Jeev struggles to a five-over from eight holes before stoppage of play

FARMINGDALE (New York): Heavy rains brought an early end to first-round play at the 109th U.S. Open on Thursday as the water-logged Bethpage Black course became unplayable, and stars such as Tiger Woods battled through a deluge.

Soaked spectators braved intense showers and ankle-deep mud to watch a super group of reigning major champions navigate the course but rain swamped holes so badly that one green had a flagpole in the centre of a pond.

“The volume of rain falling was outpacing our ability to squeegee the greens,” said USGA championship committee chairman Jim Hyler. “The greens just became unplayable.”

Tough start for Woods

With just four players returning sub-par scores by the time the play was stopped, defending champion Woods salvaged an impressive par at the first after his tee shot went 50 yards left into a concession area. He found a greenside bunker but scrambled up and down on the way to standing one-over through six holes.

“It was pretty tough,” Woods said. “There was a lot of standing water. It was pretty wet and windy,” Woods said. “It was a slow day. We had to get in as many holes as we could. We probably played more holes than we thought.”

Woods was looking at an eight-foot par putt at the seventh when play was stopped and will face the putt when play resumes on Friday.

“It could be the same thing,” Woods said. “It’s a long day. We may not start on time if we get more rain. I just have to be ready at 7:30.”

With half the 156-man field yet to start, the co-leaders on one-under par were Sweden’s Johan Edfors (through four holes), Canada’s Andrew Parr (through three) and Americans Ryan Spears (after three) and Jeff Brehaut (after 11).

The inclement weather threw Jeev Milkha Singh’s campaign in complete disarray with the Indian going five-over after eight holes before stoppage of play.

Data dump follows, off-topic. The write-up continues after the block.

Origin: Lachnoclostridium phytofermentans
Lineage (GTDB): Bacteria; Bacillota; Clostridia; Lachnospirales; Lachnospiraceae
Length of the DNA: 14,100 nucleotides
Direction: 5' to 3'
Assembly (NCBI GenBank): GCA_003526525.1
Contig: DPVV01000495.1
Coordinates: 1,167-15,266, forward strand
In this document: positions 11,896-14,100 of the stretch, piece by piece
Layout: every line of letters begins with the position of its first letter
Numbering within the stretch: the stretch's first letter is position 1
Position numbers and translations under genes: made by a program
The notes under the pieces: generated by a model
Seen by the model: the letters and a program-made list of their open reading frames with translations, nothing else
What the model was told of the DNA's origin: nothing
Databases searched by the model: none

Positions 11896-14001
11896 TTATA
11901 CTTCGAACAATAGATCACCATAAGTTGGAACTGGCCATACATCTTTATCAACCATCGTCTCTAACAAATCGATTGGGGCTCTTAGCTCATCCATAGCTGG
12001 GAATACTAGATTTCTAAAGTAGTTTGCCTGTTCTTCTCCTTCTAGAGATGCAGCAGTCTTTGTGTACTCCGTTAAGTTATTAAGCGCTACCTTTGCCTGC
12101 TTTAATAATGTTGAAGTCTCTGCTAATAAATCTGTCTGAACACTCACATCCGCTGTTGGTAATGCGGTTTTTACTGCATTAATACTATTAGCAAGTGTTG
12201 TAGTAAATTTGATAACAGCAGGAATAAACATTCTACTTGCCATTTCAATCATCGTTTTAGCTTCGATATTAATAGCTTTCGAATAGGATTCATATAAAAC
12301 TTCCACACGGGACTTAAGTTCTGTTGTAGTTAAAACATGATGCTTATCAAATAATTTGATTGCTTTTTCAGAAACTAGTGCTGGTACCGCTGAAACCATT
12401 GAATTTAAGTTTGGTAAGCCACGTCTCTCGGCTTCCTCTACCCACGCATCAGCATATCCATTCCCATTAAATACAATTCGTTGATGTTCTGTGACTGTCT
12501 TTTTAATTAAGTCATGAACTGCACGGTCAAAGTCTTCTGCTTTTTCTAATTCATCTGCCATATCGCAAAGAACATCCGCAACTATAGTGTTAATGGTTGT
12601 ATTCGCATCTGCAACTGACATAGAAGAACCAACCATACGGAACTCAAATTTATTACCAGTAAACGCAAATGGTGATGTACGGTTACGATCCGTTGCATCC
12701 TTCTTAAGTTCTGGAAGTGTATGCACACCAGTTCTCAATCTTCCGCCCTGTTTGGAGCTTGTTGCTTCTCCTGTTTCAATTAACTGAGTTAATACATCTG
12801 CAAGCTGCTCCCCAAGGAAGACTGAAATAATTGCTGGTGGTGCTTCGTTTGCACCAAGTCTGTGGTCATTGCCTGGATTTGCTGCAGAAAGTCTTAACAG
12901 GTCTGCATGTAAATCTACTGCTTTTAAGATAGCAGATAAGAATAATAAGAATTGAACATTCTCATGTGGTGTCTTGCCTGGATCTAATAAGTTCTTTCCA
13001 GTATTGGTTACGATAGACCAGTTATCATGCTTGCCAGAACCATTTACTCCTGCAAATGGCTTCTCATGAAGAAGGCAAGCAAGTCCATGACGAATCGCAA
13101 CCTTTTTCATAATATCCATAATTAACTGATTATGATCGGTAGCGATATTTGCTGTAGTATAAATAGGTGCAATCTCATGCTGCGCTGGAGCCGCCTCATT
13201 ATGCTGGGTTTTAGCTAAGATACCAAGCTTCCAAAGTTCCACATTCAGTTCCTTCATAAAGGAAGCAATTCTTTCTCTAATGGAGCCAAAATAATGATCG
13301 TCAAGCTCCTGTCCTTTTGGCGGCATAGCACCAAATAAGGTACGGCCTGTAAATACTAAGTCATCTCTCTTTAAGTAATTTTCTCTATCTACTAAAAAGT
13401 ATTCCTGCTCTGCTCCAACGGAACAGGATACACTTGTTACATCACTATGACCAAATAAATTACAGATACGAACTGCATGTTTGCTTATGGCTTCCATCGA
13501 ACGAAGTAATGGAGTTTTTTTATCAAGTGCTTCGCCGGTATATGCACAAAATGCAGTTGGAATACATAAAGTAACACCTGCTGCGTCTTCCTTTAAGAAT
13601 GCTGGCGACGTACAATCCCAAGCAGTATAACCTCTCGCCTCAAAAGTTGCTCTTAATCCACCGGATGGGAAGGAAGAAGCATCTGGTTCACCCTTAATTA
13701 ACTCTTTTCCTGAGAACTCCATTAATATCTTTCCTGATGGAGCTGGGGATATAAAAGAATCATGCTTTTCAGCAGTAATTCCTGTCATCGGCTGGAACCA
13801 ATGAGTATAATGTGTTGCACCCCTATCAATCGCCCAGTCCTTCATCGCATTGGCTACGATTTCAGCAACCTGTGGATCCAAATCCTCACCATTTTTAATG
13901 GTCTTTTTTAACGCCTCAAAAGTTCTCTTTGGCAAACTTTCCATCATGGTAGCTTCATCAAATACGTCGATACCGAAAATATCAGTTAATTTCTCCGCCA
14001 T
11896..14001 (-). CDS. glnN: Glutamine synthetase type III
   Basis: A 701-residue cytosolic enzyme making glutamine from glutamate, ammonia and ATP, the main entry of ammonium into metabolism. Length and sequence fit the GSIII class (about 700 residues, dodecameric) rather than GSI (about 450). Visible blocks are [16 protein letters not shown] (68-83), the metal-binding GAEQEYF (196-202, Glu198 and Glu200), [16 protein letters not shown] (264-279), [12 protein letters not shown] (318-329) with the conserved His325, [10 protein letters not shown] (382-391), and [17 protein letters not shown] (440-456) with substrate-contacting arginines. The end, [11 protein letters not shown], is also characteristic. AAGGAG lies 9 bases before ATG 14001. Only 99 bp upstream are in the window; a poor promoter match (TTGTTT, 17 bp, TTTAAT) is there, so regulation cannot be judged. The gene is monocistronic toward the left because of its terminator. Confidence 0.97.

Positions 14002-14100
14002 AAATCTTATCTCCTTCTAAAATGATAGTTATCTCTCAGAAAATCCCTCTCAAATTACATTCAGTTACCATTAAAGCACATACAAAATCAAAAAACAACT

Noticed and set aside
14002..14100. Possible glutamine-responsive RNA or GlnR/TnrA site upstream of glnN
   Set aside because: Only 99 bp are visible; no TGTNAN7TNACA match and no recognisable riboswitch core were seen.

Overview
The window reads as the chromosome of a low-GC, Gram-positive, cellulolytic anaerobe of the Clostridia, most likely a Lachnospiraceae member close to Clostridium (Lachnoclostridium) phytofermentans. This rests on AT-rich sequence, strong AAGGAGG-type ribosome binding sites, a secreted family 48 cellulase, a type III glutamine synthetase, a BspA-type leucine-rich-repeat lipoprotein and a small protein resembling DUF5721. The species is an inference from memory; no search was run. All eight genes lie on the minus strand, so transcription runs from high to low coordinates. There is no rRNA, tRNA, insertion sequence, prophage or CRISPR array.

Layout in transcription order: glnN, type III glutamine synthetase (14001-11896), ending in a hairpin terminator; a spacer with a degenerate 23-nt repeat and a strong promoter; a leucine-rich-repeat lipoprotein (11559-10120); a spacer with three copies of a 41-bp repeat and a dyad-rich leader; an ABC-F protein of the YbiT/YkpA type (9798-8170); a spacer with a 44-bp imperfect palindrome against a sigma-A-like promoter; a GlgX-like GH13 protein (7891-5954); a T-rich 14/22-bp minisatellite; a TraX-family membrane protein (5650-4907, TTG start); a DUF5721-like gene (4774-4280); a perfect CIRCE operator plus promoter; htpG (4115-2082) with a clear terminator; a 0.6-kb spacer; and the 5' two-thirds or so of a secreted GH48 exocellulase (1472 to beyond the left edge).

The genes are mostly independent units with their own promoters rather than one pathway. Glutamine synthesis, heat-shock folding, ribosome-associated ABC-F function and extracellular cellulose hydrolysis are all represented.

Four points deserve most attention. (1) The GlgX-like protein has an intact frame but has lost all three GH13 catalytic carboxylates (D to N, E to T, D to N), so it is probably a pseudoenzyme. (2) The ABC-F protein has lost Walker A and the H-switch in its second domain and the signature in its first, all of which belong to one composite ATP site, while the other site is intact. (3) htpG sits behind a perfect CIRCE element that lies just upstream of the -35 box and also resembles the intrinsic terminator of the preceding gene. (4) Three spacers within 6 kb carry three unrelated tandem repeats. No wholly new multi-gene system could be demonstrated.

Jeev began with a bogey and that became a recurring theme. He dropped another stroke on the third and parred the next before shooting a bogey hat-trick on par-four holes.

The Indian, battling a rib injury, had barely parred the eighth hole when steady rain made play impossible.

Wanted: A canoe

“Where’s my canoe?” said England’s Ian Poulter, level after seven holes, in a Twitter message posting.

“It’s pretty miserable out there,” said England’s Lee Westwood, two-over through five holes. “The ball keeps picking up mud and then squirting out sideways, so it was a difficult mental battle.”

Rain is forecast through Tuesday with weekend thunderstorms, making it likely that this would become just the second U.S. Open extended beyond Sunday, playoffs excepted.

“We will not determine a national champion until we play 72 holes. If that takes us into Monday or Tuesday, whatever,” senior competitions director Mike Davis said.

Only once in U.S. Open history has bad weather pushed the finish into Monday, that coming in 1983 at Oakmont when the last five holes were played a day late. This was the first unfinished U.S. Open round since 2004 at nearby Shinnecock. — Agencies

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